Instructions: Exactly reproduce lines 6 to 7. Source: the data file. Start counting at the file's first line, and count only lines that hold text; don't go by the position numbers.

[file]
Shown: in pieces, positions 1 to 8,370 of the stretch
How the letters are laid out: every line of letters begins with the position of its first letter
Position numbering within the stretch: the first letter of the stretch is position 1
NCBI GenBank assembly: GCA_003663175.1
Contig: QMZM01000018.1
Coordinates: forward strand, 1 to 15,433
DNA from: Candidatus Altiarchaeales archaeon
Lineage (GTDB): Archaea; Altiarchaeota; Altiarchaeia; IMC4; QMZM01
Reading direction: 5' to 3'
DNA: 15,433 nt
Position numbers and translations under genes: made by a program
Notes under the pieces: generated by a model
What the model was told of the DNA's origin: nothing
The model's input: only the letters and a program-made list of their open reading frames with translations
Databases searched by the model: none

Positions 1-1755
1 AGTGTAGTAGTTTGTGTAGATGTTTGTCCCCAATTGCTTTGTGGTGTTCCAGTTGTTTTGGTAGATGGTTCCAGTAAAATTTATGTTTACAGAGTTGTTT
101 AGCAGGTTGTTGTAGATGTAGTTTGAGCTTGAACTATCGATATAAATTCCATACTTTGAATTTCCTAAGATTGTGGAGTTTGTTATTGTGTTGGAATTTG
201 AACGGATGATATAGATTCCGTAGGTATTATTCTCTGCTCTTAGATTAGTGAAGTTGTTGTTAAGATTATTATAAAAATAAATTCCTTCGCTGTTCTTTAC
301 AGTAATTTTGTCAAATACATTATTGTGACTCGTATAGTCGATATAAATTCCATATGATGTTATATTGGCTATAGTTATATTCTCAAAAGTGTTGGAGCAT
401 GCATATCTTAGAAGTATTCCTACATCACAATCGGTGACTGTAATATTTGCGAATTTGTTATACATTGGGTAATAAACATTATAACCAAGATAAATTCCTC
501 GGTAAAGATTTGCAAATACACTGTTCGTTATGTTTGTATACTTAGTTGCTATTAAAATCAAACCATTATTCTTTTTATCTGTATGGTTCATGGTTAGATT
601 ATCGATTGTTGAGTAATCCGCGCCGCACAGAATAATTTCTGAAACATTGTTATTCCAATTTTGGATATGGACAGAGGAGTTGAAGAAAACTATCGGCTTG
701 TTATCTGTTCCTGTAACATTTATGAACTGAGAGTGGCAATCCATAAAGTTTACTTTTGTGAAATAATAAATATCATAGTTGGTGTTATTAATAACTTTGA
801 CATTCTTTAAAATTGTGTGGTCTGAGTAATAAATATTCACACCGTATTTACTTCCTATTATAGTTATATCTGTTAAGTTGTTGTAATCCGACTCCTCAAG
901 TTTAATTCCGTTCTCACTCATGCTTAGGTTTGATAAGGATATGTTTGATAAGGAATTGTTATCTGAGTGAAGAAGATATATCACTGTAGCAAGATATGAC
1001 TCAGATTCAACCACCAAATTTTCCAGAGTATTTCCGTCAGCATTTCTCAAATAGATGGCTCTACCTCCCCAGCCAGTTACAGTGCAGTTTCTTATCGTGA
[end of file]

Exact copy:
Coordinates: forward strand, 1 to 15,433
DNA from: Candidatus Altiarchaeales archaeon